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Census 2000: Seeking An Accurate Picture Of America

March 6, 2000 -- At the start of a new decade, it’s census time again. Most U.S. households will receive a simple questionnaire in the mail about a week before Census Day, April 1. But two important innovations, both intended to paint a more accurate picture of the country, will be much debated and likely cause confusion in coming months, observes University of Virginia demographer Julia Martin.

The first is the Census Bureau’s plan to publish two sets of figures for the first time in the history of the census, says Martin, director of demographics research for the Weldon Cooper Center for Public Service. One set would be the numbers actually counted door-to-door and in the mailed responses. The other set will be an adjusted version to account for people who were missed.

Already the subject of legislative wrangling in Virginia and elsewhere over which figures to use in the redrawing of political boundary lines, the issue is sure to wind up in court, predicts Martin. Republicans fear the statistical adjustment would benefit Democrats, because many of those missed in the actual count are likely to be poorer people, minorities or immigrants who, it is generally believed, would tend to vote Democratic.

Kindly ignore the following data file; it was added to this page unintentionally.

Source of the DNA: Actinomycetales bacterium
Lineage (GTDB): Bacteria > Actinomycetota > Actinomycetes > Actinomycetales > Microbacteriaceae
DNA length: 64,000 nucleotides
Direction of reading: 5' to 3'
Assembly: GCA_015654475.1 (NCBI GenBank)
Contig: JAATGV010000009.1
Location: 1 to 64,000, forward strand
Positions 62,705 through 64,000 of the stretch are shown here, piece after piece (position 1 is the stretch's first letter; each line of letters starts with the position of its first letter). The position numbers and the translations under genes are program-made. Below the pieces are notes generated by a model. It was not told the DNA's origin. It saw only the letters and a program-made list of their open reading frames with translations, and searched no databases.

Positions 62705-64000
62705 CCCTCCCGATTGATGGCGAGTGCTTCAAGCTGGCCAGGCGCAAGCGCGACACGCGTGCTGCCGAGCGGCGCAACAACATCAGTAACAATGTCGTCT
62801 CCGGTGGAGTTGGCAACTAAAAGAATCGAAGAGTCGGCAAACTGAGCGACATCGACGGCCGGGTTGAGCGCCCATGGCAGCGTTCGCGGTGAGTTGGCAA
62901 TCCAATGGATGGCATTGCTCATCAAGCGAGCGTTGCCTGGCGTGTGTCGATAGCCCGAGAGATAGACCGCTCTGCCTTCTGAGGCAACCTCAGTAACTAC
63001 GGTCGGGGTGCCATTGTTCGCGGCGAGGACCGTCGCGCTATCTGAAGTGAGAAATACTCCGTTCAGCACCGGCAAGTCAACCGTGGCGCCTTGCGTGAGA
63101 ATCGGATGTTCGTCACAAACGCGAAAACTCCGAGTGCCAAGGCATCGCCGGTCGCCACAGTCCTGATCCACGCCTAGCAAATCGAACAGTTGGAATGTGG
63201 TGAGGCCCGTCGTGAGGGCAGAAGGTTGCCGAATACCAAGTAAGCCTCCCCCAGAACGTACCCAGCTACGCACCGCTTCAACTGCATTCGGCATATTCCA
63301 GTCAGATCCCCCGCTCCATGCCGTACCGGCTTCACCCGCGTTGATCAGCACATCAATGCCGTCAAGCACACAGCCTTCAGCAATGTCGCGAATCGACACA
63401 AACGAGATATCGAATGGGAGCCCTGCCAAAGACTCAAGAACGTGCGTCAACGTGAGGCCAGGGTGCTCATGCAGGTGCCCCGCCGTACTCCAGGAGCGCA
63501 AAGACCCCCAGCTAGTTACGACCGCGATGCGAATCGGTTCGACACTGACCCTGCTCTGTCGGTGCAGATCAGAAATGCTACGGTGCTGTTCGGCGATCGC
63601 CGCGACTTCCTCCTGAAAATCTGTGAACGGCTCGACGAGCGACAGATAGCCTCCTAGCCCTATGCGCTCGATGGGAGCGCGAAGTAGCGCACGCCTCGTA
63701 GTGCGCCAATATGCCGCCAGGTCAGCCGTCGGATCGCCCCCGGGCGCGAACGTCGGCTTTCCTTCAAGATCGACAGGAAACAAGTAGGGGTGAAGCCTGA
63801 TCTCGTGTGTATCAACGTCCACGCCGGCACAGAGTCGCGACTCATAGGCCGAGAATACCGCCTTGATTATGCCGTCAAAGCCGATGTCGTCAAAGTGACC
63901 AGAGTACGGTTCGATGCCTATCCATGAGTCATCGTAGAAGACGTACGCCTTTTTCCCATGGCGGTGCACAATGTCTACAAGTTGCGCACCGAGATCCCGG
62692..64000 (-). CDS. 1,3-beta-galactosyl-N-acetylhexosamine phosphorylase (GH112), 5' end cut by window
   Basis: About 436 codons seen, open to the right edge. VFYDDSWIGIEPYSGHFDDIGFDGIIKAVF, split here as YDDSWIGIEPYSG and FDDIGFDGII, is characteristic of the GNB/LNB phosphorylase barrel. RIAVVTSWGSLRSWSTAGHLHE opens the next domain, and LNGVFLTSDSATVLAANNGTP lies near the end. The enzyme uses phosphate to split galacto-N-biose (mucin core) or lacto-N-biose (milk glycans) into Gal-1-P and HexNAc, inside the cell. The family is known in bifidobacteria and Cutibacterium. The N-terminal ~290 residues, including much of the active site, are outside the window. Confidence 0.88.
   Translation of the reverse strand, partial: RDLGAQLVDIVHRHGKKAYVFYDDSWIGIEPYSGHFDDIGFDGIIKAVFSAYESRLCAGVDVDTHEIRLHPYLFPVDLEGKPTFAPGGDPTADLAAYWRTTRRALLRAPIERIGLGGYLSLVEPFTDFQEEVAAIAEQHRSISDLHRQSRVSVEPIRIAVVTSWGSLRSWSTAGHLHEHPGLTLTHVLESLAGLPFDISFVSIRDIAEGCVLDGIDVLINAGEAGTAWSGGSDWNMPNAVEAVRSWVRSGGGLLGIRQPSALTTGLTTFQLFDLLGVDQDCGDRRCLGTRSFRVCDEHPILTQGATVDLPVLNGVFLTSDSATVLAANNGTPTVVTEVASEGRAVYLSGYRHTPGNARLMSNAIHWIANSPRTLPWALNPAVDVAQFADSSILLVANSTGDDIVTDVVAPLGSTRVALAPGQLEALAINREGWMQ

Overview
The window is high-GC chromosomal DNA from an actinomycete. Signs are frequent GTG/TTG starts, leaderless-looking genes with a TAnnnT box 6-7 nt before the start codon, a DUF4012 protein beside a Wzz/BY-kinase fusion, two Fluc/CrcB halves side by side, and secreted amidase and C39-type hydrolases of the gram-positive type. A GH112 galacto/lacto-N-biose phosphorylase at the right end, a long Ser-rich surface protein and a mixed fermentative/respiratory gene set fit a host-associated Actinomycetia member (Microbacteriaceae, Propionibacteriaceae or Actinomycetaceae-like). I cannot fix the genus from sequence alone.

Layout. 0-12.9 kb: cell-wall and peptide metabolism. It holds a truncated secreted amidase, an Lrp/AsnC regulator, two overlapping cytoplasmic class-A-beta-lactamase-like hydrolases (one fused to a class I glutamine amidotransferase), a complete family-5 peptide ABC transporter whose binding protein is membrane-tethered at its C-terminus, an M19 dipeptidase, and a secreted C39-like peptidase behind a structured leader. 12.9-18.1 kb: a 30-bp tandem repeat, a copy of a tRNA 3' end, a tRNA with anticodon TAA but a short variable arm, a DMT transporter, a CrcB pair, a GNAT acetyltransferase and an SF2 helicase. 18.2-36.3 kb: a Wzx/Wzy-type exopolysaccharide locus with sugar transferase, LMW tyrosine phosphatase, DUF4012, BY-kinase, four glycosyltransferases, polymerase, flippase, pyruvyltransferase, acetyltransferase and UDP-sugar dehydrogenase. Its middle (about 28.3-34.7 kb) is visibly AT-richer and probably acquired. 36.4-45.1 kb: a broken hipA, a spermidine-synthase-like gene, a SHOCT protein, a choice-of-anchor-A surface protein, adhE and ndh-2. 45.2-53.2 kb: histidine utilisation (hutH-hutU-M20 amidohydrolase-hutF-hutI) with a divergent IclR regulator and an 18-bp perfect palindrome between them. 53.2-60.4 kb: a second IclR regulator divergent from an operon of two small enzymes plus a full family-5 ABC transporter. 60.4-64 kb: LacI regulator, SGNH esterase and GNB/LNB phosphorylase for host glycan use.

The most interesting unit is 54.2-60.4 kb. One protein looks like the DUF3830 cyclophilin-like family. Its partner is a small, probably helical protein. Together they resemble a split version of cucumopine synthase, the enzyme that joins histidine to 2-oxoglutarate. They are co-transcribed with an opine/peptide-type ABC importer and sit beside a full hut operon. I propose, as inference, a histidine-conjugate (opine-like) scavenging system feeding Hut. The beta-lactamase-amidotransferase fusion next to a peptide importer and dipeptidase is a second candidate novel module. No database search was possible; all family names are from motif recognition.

Regardless of that debate, "the adjustment needs to be done," says Martin, agreeing with other statisticians that it will give the truest picture of the population. Census accuracy is important not just for its own sake but because decision-makers use the figures in deciding on an array of services and community needs, she says.

The second issue is that the census form itself will offer a variety of boxes that citizens can check to describe their race. Americans can choose more than one race or ancestry if they wish. Some see it as a way to mirror the increasingly multiracial picture of the country. But other groups, including the NAACP and the Asian American Legal Defense Fund, have urged checking one box only, with the reasoning that political strength and enforcement of equal rights laws involve racial identity.

"It’s an important and confusing issue," says Martin. "Race has always been self-identified. Now more than ever it will be how you yourself feel. But perhaps more importantly, changing the way race is indicated on the census means that it will be very difficult to compare the 2000 figures with those for decades before in order to see how our various racial groups have changed."

For interviews or background on census issues, Martin may be reached at (804) 982-5581.

Contact: Bob Brickhouse, (804) 924-6856

FOR ADDITIONAL INFORMATION: please contact the Office of University Relations at (804) 924-7116. Television reporters should contact the TV News Office at (804) 924-7550.
SOURCE: U.Va. News Services

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